Rick Perry jobs plan: Make rest of America more like Texas
Texas Gov. Rick Perry, in an address in Pennsylvania, says the energy sector could create jobs in plenty of states where there are resources, and vows to lead charge to clear regulatory hurdles.
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In remarks at a Pittsburgh-area steel plant, Governor Perry sketched a vision of a nation where more than 1 million additional workers can be busy drilling for oil and gas, mining for coal, and finding new offshore resources.
"Right here in Pennsylvania, and across the state line in West Virginia and Ohio, we will tap the full potential of the Marcellus Shale and create another 250,000 jobs," he said in unveiling a major piece of his overall economic plan.
In short, his point is that the nation's job climate wouldn't be so bleak if the rest of the nation takes a cue from his own home state. And he pledged that if elected president, he would lead the charge with efforts to clear regulatory hurdles out of the way.
"We have the resources we need to fuel our cars, our homes, and our power plants," Perry said. "They can be found in ... Oklahoma, North Dakota, New Mexico, Alabama, Kentucky, throughout the American West, and, of course, Alaska."
He didn't tout energy development as the only solution needed for an economy where some 14 million workers are now unemployed. But he suggested that 1.2 million jobs could come from such efforts, while also making the nation more secure from dependence on foreign oil.
Perry is putting forth his proposal, which he named "Energizing American Jobs and Security," at a time his campaign needs a boost. In recent weeks he has been outflanked by the rise of Herman Cain, whose "9-9-9" plan for tax reform has found broad appeal. And Perry has hurt his own candidacy with weak performances in TV debates.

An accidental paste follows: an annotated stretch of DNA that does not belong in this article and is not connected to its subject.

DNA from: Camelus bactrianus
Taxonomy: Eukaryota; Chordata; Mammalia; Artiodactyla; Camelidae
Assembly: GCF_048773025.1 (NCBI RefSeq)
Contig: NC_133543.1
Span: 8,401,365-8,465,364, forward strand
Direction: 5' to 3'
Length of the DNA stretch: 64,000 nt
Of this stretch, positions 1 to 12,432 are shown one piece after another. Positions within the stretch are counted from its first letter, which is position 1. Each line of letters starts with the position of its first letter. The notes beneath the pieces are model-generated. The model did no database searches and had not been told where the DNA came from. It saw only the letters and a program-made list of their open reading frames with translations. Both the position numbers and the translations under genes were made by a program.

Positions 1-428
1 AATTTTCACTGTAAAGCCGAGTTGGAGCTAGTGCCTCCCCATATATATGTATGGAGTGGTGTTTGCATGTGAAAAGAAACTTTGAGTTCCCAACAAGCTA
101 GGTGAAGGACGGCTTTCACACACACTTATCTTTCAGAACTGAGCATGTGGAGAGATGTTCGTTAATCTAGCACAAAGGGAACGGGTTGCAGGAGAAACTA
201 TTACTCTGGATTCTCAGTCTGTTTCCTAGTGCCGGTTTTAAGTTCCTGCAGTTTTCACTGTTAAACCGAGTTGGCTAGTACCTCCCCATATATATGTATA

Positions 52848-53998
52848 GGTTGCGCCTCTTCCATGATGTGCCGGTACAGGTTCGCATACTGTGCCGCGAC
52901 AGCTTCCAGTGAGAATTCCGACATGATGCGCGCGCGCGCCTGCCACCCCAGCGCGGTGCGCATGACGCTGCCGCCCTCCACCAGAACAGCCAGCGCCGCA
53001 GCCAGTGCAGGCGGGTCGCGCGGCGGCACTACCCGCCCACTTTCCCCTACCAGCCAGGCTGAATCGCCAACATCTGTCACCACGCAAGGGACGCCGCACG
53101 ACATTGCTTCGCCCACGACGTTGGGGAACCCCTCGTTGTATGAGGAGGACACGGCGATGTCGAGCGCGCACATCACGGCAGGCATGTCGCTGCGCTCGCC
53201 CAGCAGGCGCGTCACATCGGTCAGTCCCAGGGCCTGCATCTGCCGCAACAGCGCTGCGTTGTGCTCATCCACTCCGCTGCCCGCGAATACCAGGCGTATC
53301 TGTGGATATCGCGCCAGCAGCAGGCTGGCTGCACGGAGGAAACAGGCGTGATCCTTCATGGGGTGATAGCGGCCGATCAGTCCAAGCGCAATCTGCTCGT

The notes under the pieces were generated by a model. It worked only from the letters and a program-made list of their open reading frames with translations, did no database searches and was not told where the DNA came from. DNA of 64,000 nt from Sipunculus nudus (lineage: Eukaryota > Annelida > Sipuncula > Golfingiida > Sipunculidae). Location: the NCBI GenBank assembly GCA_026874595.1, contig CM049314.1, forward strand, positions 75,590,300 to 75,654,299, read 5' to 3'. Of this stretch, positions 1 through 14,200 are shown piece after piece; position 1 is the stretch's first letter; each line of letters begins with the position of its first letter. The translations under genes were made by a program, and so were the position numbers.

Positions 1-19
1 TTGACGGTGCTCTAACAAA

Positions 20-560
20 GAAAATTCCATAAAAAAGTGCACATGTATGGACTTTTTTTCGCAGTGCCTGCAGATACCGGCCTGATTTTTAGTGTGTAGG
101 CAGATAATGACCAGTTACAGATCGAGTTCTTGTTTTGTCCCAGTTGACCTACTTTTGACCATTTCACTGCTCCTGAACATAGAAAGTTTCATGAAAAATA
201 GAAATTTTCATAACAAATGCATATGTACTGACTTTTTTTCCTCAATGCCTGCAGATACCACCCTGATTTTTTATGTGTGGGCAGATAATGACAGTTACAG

A risk is that his emphasis on energy will seem narrow-bore and predictable (any surprise that a Texas governor likes domestic oil production?). Perry made a point of noting that he has other pieces of his economic plan on the way, including proposals for a tax-code overhaul, entitlement reform, and taming federal deficits. And by going into detail on energy, Perry arguably can show supporters that he's prepared to lead in a new direction on an important national issue.
He sought to draw a clear contrast with President Obama.
"His energy policies are driven by the concerns of activists in his party, my policies are driven by the concerns of American workers without jobs," Perry said.
He said the Obama administration has opposed fossil fuel development at home, while encouraging countries like Brazil to drill offshore and sell it to American consumers. "The American economy should not be beaten into the ground when greater energy independence and lower energy costs lie right under American soil," he said.
Is Perry right that energy is a ripe field for job creation?